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Publication numberUS3511335 A
Publication typeGrant
Publication dateMay 12, 1970
Filing dateApr 21, 1966
Priority dateApr 21, 1966
Publication numberUS 3511335 A, US 3511335A, US-A-3511335, US3511335 A, US3511335A
InventorsUddenborg Rikard
Original AssigneeUddenborg Rikard
Export CitationBiBTeX, EndNote, RefMan
External Links: USPTO, USPTO Assignment, Espacenet
Insulating wallpaper
US 3511335 A
Abstract  available in
Images(1)
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Claims  available in
Description  (OCR text may contain errors)

May 12, 1970 UDDENBORG INSULATING WALLPAPER Filed April 21, 1966 it /?a rd Z/ahz United States Patent 3,511,335 INSULATING WALLPAPER Rikard Uddenborg, 5154 N. Clark St., Chicago, Ill. 60640 Filed Apr. 21, 1966, Ser. No. 544,250 Int. Cl. E04!) 1 99 US. Cl. 181-33 4 Claims ABSTRACT OF THE DISCLOSURE A wall covering having three layers of flexible material, the intermediate layer comprising a thin film, preferably of plastic, having a plurality of intersecting rows of small closely-spaced apertures which border a multiplicity of imperforate panels. The inner and outer layers, which may be formed of paper, are adhesively secured to each other through such apertures, leaving the thin imperforate panels of the intermediate layer free to vibrate independently of the inner and outer layers in response to sound waves impinging on the wall covering.

This invention relates generally to wallpaper and more particularly to wallpaper having improved noise and heat insulating qualities.

Modern apartments, offices and homes are commonly constructed with relatively thin walls which are inexpensive and provide a maximum amount of usable space for a minimum cost. However, such a construction has a serious drawback in that the thin interior walls provide relatively little insulation against noise. The noise generated by the playing of a television set or operating a typewriter is readily transmitted through the thin walls to the adjacent rooms in the building. Thus, the inhibitants of many buildings are often subjected to a relatively high noise level which interferes with their normal activities.

In addition to the drawback of noise transmission through the interior walls, many buildings are unsatisfactory due to a relatively high level of heat transmission through the exterior walls of the building. On a cold day, heat is readily conducted through relatively thin exterior walls. This heat loss greatly increases the amount of fuel required for heating a building.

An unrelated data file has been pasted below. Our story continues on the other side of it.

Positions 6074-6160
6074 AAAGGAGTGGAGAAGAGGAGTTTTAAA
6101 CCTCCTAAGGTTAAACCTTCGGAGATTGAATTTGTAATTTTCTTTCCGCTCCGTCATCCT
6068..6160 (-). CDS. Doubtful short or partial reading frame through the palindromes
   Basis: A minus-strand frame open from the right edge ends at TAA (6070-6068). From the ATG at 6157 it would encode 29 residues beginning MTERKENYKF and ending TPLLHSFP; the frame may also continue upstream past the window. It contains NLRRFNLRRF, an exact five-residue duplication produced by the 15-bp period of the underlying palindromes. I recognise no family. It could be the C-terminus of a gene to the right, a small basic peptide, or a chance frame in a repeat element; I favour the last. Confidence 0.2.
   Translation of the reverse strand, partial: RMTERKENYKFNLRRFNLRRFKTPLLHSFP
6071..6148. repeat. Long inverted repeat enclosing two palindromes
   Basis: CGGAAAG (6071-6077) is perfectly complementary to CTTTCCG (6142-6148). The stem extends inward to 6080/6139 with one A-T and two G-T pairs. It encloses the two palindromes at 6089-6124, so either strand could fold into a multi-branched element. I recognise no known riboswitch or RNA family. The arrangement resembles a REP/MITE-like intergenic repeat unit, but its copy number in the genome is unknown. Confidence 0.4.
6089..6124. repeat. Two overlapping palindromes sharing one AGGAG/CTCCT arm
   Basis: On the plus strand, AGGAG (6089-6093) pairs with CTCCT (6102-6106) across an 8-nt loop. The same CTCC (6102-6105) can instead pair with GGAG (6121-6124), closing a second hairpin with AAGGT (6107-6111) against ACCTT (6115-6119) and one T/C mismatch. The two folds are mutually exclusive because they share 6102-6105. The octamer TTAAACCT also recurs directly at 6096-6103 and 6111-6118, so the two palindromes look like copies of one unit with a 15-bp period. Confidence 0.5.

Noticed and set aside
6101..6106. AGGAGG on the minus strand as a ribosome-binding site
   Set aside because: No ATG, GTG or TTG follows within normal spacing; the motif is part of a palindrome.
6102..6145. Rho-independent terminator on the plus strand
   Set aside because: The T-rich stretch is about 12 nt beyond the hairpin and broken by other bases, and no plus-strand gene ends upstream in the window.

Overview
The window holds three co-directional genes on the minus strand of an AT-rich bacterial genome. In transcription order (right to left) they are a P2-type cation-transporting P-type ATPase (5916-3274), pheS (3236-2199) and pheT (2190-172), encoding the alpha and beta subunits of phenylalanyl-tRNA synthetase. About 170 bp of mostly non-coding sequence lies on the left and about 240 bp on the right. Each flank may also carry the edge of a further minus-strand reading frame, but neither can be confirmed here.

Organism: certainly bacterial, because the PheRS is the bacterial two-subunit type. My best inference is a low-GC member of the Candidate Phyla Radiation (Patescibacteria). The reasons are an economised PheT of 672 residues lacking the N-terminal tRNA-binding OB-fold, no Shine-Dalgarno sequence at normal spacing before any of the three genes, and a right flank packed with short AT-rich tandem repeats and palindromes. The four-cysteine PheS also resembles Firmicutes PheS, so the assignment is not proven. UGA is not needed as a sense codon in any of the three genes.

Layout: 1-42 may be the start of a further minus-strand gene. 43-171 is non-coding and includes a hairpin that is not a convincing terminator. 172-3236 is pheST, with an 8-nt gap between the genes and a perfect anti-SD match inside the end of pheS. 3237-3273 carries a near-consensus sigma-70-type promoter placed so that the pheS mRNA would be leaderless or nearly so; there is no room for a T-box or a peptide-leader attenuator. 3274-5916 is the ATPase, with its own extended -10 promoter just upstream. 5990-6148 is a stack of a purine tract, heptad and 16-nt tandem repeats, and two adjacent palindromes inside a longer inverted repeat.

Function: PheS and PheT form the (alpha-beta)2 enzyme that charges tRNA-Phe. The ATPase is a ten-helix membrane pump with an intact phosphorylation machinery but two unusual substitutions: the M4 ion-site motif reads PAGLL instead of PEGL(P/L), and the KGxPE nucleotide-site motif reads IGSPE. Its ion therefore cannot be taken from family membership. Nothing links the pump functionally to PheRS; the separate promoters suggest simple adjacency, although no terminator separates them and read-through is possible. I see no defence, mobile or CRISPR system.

The prior art solution to the above problems consists mainly of constructing relatively thick insulated walls for a building. The amount of noise and heat which is conducted through these thick insulated walls is comparatively low. However, the cost of materials and labor for constructing a thick insulated wall is relatively high.

Therefore, one of the objects of this invention is to provide an inexpensive wall structure having a relatively high resistance to the transmission of sound and heat.

Another object of this invention is to provide a means for quickly and easily applying a sound and heat insulating media to a wall.

Still another object of this invention is to provide a decorative wallpaper which has improved heat and sound insulating characteristics.

These and other objects of the invention will become more apparent from a reading of the following detailed description taken in connection with the accompanying drawings, wherein:

FIG. 1 is an exploded view showing the construction of a wall covering which forms a preferred embodiment of my invention;

FIG. 2 is an enlarged view illustrating the details of the structure of the wall covering of FIG. 1;

FIG. 3 is a sectional view, along the line 33 of FIG. 2, of the wall covering structure;

FIG. 4 is a sectional view of a second embodiment of my invention; and

Patented May 12, 1970 FIG. 5 is a sectional view of a wall on which the wall covering of FIG. 1 has been secured.

Referring now to the drawings in greater detail, there is shown in FIG. 1 a preferred embodiment of the wallpaper or covering 10. The wall covering 10 has a laminated structure which includes a flexible backing layer 12. The backing layer 12 forms a base for a wall covering structure and is preferably made of a relatively heavy flexible paper or other suitable material. A second intermediate layer 14- is juxtaposed against the first layer 12. The second intermediate layer is made of a thin pliable sheet or filrn of polythylene or other suitable polymeric material. The layer 14 is formed with a matrix of large apertures 16 which are interconnected by a series of relatively small apertures 18. A third decorative layer 20,

formed of a flexible paper, is positioned adjacent the outer surface of the second intermediate layer 14. A decorative design 21 is imprinted on the outer surface of the layer 20.